Ask about monthly specials, as well as our military & senior citizen specials!
Are you coughing or sneezing, or suffering from nasal congestion; itchy, watery eyes; runny nose; itchy throat; stomachache; itchy skin; hives; or fatigue at home? There could be allergens present in your home.
What is an allergen?
An allergen is any substance that causes your immune system to produce an allergic reaction. Allergic reactions can be caused by substances in your environment such as pollen (Ragweed), pet dander (Cat and Dog) and dust mites. Common symptoms associated with allergic reactions include: sneezing, wheezing, difficulty breathing (asthma), runny nose, red eyes, coughing, itchy skin, ears, lips, and sinus pain. Central Missouri Building Inspections can provides an easy, and doctor recommended method to detect allergens that may be in your home, school or office.
Why should you test for for allergens?
Approximately 55% of the US population tests positive to one or more allergen and over 50% of all homes in the US have detectable levels of six or more allergens. Exposure to allergens may contribute to the development or aggravation of asthma and other allergic diseases. Environmental testing for indoor allergens is the best way to determine if levels are high enough to be considered a health risk.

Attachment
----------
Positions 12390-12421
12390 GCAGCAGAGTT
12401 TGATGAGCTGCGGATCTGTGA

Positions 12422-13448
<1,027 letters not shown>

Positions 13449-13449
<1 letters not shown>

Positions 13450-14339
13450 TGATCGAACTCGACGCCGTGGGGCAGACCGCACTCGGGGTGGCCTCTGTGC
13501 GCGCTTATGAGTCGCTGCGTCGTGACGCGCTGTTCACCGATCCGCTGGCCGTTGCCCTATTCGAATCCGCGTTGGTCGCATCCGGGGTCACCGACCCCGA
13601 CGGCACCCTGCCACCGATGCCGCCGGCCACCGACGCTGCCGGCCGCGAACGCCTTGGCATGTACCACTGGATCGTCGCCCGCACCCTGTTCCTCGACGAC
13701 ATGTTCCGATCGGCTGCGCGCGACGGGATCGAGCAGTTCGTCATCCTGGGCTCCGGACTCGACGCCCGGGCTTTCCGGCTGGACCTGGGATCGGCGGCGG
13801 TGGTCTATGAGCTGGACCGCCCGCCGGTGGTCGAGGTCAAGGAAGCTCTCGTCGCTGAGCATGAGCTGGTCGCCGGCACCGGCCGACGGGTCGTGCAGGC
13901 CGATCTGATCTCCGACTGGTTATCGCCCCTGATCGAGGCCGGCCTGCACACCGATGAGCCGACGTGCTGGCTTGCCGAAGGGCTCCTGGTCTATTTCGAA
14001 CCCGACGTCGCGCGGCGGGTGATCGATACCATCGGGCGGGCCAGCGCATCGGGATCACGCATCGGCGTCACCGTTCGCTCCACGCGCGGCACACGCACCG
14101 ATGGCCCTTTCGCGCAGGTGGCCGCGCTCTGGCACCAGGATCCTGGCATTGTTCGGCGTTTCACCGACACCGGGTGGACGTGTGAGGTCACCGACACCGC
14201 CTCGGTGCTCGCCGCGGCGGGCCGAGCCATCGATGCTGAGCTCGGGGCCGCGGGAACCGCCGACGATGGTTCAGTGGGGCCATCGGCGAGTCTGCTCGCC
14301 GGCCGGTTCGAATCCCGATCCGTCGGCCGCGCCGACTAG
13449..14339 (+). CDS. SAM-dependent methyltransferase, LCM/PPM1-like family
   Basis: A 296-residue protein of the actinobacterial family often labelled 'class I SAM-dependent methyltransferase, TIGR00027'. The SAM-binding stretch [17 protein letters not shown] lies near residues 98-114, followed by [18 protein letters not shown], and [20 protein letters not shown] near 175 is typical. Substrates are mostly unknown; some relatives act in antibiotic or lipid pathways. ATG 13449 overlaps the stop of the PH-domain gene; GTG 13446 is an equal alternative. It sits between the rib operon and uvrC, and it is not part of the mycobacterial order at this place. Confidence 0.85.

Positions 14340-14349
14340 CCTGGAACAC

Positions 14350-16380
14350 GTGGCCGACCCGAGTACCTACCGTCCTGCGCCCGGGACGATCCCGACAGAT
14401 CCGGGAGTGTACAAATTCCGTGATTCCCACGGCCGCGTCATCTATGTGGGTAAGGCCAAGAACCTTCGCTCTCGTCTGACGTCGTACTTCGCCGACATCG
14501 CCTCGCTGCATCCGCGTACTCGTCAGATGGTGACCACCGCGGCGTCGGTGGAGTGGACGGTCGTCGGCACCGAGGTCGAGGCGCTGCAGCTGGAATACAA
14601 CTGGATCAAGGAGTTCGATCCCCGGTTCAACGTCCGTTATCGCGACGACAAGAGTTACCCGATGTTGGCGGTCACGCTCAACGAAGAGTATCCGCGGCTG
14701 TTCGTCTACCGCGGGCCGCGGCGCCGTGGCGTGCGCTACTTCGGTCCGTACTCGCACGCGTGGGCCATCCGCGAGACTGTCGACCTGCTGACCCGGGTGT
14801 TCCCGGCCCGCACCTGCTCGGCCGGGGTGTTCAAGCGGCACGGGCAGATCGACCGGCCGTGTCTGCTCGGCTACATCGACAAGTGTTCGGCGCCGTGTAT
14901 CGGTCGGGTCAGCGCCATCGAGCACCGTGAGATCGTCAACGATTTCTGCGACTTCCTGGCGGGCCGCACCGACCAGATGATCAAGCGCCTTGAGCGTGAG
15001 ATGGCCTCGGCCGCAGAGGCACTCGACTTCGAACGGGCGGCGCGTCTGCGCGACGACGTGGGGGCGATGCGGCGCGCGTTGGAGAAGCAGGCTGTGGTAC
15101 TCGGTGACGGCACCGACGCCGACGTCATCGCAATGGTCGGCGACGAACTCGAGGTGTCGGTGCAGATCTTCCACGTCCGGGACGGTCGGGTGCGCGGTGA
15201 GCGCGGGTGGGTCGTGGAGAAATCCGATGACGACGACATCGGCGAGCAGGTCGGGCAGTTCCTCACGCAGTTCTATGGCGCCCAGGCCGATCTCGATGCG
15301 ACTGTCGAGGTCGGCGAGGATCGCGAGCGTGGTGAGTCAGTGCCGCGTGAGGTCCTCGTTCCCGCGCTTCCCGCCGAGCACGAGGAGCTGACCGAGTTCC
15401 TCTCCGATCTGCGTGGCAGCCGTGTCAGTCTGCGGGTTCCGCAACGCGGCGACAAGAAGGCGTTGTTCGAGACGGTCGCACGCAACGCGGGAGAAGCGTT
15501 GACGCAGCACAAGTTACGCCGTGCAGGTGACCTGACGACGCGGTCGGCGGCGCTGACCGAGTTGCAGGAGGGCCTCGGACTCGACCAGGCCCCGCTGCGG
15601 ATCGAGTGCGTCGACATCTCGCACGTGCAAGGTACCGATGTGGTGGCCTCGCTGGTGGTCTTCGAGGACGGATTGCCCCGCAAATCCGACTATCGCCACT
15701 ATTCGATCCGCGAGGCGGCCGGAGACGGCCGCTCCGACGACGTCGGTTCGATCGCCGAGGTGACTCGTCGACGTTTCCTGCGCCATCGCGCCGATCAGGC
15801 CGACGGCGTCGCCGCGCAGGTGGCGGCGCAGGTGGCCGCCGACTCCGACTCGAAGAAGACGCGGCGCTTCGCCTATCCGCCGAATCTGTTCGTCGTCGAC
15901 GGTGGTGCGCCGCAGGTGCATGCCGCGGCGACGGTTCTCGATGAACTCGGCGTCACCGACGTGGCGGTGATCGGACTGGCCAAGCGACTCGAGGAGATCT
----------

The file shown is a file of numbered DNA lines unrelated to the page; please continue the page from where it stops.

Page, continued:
Allergens may cause asthma!
According to the EPA, asthma is one of the most common serious long-term diseases of children and adults. In order to manage asthma and allergies, doctors recommend that you have an Asthma and Allergy Action Plan. Part of that plan is to test your home, school or office for allergens that trigger asthma. Central Missouri Building Inspections will test your home for the allergens that can cause asthma and allergies because our test will detect pollen (Ragweed), pet dander (Cat and Dog) and dust mites. “Allergy Season” never ends for many Americans because indoor environments actually trap and concentrate allergens where they can pose a serious risk to your respiratory health.
Having the allergic reaction is a risk factor for asthma in the same way that high levels of cholesterol increase the risk of heart disease and smoking increases the risk of getting lung cancer. The risks of developing asthma if you are exposed to indoor allergens are comparable to these well known risk factors for other diseases. Therefore, it is important to try to reduce allergen levels in the home. First, to prevent people becoming allergic and, second, to reduce the symptoms of people who are already sensitive to the allergen. If you, or a member of your family, is known to be allergic to indoor allergens and has symptoms of wheezing, asthma, rhinitis or eczema, testing your home for allergens is useful to check if you have significant exposure. This is also a good idea if you have reason to believe that your symptoms are allergy-related e.g. if you regularly sneeze or have shortness of breath in the presence of cats. Once your home has been tested, you can visit your allergist or physician to discuss treatment options.